by John Hubbard, Farmington, Utah
This page describes the three phases of the process I went through in restoring/rebuilding a 1954 Jeep. See the previous page Part 1: Finding the Pieces for background on the Jeep, and a number of detailed photos of NOS parts assembled for the project.
From the beginning I knew this restoration needed to be mechanically sound, as I was going to use the Jeep on the trail. I also felt I could make changes to safety items like lights, wipers and brakes, and not feel bad because I deviated from the original.
We disassembled and sandblasted the body (30K JPEG) and frame. Since the vehicle only had 24,000 miles on it and the engine seemed strong (and didn't smoke) we decided to pull the engine/transmission/transfer case as a unit and just steam clean and paint them. At this time I replaced the timing gear, rear main seal and most engine components such as fuel pump and water pump.
I also steam cleaned and painted the front and rear axles, and replaced the pinion seals. I added Rancho helper springs to all four spring packs, and re-used the original c-shackles.
We put in a Warn OD, but though the 3B was very dependable, it didn't really have the power needed to push overdriven 3rd gear even on flat roads.
See also a front view photo of the re-installed drive train (40K JPEG).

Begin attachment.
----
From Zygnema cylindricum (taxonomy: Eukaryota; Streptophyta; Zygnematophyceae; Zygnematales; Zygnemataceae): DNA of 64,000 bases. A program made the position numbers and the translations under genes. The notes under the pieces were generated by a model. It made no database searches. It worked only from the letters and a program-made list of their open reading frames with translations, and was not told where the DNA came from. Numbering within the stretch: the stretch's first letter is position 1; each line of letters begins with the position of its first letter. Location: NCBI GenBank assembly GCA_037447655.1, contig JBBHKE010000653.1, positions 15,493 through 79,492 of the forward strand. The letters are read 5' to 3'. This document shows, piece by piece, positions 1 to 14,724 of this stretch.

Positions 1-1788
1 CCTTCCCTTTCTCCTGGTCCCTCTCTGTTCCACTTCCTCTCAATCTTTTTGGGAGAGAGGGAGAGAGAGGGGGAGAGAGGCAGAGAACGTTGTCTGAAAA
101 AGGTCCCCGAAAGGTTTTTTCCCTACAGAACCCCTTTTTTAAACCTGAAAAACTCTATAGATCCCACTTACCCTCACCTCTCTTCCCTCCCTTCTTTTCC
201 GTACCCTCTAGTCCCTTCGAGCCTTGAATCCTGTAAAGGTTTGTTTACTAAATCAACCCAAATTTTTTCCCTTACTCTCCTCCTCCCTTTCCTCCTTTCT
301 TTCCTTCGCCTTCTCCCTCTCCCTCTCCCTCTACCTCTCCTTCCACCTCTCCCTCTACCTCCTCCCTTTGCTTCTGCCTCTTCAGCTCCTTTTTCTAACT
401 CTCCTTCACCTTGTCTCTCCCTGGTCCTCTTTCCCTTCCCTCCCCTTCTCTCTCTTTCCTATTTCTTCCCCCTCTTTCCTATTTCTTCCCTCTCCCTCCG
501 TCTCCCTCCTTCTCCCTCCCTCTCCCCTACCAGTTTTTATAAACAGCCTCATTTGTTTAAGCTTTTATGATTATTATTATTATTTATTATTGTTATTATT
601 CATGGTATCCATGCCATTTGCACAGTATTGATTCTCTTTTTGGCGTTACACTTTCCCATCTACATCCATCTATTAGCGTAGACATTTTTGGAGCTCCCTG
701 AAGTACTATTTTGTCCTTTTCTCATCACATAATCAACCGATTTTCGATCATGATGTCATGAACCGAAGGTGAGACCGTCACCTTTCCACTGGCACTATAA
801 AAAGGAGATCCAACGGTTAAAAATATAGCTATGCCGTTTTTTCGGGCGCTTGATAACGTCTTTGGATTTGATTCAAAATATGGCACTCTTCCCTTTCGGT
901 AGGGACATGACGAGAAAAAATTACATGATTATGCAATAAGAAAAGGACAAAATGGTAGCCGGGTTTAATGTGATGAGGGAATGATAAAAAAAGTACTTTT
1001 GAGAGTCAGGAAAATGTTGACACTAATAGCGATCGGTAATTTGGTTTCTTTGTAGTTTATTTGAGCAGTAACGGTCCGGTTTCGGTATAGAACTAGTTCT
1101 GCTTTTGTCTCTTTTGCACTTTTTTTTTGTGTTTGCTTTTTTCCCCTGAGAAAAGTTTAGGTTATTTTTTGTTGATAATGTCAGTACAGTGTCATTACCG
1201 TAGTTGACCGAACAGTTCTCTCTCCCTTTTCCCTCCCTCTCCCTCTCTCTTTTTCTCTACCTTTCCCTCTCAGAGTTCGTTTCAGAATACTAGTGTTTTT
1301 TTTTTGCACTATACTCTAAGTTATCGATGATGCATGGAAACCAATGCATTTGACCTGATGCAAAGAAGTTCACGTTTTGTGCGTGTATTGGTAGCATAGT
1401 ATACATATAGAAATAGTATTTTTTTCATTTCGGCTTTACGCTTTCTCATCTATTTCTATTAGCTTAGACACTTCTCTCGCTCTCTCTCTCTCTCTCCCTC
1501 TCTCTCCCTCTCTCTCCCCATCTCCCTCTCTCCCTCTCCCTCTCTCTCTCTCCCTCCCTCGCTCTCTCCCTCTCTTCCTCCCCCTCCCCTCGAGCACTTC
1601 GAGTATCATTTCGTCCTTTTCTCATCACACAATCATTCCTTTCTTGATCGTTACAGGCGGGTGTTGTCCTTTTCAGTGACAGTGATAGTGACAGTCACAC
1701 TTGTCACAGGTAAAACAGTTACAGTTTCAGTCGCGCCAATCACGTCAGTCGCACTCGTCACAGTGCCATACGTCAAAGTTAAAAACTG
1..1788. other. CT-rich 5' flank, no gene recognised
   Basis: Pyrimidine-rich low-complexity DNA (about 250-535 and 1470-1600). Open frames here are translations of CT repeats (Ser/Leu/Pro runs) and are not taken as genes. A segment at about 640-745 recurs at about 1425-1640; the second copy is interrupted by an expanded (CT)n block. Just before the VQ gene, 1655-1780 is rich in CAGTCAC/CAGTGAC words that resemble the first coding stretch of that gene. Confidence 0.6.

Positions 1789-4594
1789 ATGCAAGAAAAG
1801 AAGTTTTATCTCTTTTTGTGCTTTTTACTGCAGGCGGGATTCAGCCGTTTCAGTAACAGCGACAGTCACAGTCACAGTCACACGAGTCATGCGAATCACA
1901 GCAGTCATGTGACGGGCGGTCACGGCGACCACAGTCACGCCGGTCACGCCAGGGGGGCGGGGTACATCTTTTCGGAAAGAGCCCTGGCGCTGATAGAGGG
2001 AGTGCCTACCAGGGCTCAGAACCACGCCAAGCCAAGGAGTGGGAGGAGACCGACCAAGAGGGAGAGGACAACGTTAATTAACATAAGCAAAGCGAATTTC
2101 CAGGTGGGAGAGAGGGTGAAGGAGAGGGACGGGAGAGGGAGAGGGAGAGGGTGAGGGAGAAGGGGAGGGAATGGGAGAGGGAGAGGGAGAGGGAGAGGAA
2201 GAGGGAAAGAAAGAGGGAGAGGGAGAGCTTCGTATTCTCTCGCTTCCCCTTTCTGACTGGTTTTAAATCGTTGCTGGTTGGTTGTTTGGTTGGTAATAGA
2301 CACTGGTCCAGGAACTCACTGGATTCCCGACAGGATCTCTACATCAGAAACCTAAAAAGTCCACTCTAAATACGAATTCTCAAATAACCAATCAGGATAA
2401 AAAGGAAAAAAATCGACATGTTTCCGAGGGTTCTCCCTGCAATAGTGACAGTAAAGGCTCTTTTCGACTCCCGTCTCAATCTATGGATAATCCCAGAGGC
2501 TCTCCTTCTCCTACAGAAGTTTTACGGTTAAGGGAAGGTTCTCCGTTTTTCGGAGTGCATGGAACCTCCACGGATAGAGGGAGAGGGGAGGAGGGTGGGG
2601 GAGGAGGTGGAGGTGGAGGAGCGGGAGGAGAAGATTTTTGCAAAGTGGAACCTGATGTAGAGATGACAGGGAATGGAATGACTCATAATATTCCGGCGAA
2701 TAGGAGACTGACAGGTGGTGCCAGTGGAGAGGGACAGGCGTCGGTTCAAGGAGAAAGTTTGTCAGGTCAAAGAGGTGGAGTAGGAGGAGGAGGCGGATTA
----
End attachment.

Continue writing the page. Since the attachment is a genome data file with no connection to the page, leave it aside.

Phase I also included the canvas top. We chose a tan Martin Seymour urethane tractor paint that complemented the canvas from Beachwood canvas.
We used a rubber hose used to bring electrical wires up to the wipers, using the same route as the original vacuum hose. A couple of other modifications: the strip for the front of the door is aluminum (OEM was steel) and the Ford GPW hood blocks I used are shorter than the 3B ones. This shot also shows the placement of the Willys logo on the hood -- it could be stencilled there even on a repro hood without a stamped logo.
With about 750 miles on the rebuilt engine I was driving it hard up a long paved hill and all of a sudden, "ping, clatter, clatter, clatter." I had broken a tappet on cylinder #3. No one I have talked to regarding this event has ever seen an original tappet break like mine did, but tappets for f-heads are available as sets, and I would recommend replacing the entire set when doing an engine rebuild.
This phase included rebuilding a Bantam BT3-C trailer and some final details on the Jeep itself. I had been waiting for an inspiration about wheel color and detail paint colors, and finally 2 years after the project was done I had decided on a darker brown wheel with body color ring and I chose a medium gray/brown for the body stenciling and Willys logos. So I ended up with 7 original Kelsey Hayes 16" wheels painted brown and I also have another set of 7 painted a dark red (for parades?).
The Bantam trailer was found in Salt Lake City and. like the Jeep, it uses original springs and c-shackles with a Rancho helper spring. I replaced the floor of the trailer and made some changes to the rear bed supports and obtained a matching tan canvas cover (with manilla ropes) from Beachwood canvas.
Nice photo by Jim Allen from his article in the April 2000 issue of Jp magazine.
Thanks to JMK Repair in Grace, Idaho for all the help and support, and also a big thanks to Derek for posting this and the many other wonderful pages that make up CJ3B.info.
-- John Hubbard
And thanks to John for the information and photos of his project. -- Derek Redmond
Return to Hubbard's Halfcabs 1954 CJ-3B, Part 1: Finding the Pieces.
See also photos of the Jeep on the trail, in the Hubbard's Halfcabs CJ-3B FAQ.
See more Jeep CJ-3B Owners and Photos.
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